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‘Secret Sister Gift Exchange’ scam returns to Facebook timelines

Better Business Bureau warns of illegal pyramid scheme disguised as gift exchange

ROANOKE, Va. – You may have already seen it in your email or Facebook timeline, but the “Secret Sister Gift Exchange” scam is back.

This year is unique because gift exchanges and Secret Santa groups are online now instead of in-person and this scam can easily be mistaken for the real thing.

This is what the posts look like.

This is an example of an invite to join the Secret Sister Gift Exchange, a pyramid scheme illegal in the U.S. (Copyright 2020 by WSLS 10 - All rights reserved.)

The status welcomes you to join the Secret Sister Gift Exchange where you buy a $10 or more gift and receive 6-36 gifts in return.

Julie Wheeler at Better Business Bureau of Western Virginia said that this is actually not a gift exchange, but a pyramid scheme, which is illegal.

“All these types of scams have the piece of it where they’re trying to get you to send something to a stranger who is going to benefit from it, but they’re also asking you for personal information and providing personal information on yourself, as well as your friends is just setting everybody up for identity theft,” said Wheeler.

According to Wheeler, the Secret Sister Gift Exchange scam has been around since 2015 and returns every year during the holidays. She said it’s simple for people to fall victim because friends they trust are sharing the posts which gives the illusion that there is no scam.

If you see a post, here’s what the BBB recommends you do:

  • Ignore it! Keep in mind that pyramid schemes are international. Chain letters involving money or valuable items and promise significant returns are illegal. Stop and ask, is it worth breaking the law? Report it to the U.S. Postal Inspection Services.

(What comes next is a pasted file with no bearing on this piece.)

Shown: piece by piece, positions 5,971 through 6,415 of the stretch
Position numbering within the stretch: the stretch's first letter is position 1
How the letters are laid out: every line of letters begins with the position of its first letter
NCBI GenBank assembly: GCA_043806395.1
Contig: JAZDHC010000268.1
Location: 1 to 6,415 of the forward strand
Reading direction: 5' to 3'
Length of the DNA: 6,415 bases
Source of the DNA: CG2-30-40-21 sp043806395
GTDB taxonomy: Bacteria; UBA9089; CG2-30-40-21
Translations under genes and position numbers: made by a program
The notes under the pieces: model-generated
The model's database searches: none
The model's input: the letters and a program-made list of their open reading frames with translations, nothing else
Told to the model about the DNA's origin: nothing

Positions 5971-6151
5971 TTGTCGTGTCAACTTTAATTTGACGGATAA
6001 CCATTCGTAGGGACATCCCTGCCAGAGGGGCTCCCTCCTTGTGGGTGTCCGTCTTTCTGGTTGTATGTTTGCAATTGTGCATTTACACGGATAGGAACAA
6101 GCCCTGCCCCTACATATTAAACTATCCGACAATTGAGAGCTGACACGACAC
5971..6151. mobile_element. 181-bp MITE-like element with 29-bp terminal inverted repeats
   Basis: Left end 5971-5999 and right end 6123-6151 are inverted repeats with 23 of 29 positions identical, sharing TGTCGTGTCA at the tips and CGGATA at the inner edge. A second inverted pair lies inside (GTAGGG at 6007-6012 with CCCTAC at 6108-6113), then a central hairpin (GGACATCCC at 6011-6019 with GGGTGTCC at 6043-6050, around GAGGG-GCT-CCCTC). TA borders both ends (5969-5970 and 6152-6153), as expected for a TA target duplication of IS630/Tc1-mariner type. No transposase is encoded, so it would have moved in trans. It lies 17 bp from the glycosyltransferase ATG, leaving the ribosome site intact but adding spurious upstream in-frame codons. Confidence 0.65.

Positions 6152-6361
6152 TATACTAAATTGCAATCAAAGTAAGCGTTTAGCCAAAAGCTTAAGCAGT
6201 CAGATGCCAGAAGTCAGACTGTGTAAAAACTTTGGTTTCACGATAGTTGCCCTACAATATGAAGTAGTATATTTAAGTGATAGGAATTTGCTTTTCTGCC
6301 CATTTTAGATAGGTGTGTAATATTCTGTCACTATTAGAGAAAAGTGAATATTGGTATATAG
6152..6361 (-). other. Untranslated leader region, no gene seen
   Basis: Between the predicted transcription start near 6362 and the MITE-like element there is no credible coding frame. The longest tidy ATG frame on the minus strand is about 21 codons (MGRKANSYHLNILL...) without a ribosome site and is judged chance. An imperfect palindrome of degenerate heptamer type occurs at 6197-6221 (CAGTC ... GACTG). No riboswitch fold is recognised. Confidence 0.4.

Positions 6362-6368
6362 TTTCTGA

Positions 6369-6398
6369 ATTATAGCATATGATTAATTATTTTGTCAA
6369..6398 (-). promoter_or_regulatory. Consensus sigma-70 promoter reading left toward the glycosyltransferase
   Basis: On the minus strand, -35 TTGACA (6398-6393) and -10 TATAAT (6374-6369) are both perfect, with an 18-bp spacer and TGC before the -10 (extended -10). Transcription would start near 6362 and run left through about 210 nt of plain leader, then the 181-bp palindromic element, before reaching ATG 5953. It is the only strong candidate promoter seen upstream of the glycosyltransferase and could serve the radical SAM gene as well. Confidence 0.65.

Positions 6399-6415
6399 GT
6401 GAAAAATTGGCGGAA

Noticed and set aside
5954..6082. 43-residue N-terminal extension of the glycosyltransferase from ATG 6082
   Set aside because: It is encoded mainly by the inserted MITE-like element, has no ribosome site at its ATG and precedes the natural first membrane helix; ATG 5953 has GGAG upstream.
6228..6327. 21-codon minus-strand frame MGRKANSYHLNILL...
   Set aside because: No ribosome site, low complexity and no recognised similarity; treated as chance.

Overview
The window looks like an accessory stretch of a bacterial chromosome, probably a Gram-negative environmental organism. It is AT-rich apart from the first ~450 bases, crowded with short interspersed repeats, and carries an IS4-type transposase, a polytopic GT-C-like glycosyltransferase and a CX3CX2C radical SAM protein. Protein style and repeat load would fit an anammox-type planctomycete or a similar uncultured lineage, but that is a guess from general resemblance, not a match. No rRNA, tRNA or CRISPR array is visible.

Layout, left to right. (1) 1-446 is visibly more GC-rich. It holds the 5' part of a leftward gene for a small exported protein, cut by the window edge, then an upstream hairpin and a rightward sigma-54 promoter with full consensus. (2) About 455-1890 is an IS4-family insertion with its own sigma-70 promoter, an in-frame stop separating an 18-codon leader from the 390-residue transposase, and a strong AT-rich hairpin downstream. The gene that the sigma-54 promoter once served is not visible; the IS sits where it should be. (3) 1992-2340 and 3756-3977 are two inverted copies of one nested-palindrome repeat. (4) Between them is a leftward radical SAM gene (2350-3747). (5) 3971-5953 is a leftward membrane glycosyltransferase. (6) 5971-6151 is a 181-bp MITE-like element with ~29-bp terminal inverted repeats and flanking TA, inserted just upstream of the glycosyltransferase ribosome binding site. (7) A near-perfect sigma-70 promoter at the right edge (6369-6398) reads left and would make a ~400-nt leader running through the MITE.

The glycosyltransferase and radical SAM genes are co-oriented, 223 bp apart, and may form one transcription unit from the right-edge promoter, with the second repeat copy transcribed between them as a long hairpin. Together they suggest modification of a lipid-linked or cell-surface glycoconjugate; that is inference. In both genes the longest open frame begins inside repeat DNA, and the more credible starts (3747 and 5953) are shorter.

• Report social media posts. If you receive an invitation to join a pyramid scheme on social media, report it. You can report these Facebook posts by clicking in the upper-righthand corner and selecting “Report post” or “Report Photo.”
  • Never give personal information to strangers. This will open you up to identity theft and other scams.
  • Be wary of false claims. Some pyramid schemes try to win your confidence by claiming they’re legal and endorsed by the government. These imposter schemes are false as the government will never support illegal activity. No matter what they claim, pyramid schemes will not make you rich. You will receive little to no money back on your “investment” or gift exchange.

Wheeler said you can still do your own virtual gift exchange but make sure you know everyone in the group and there is a limit to the size of the group.

About the Author:

Megan Woods is thrilled to be back home and reporting at Local 4. She joined the team in September 2021. Before returning to Michigan, Megan reported at stations across the country including Northern Michigan, Southwest Louisiana and a sister station in Southwest Virginia.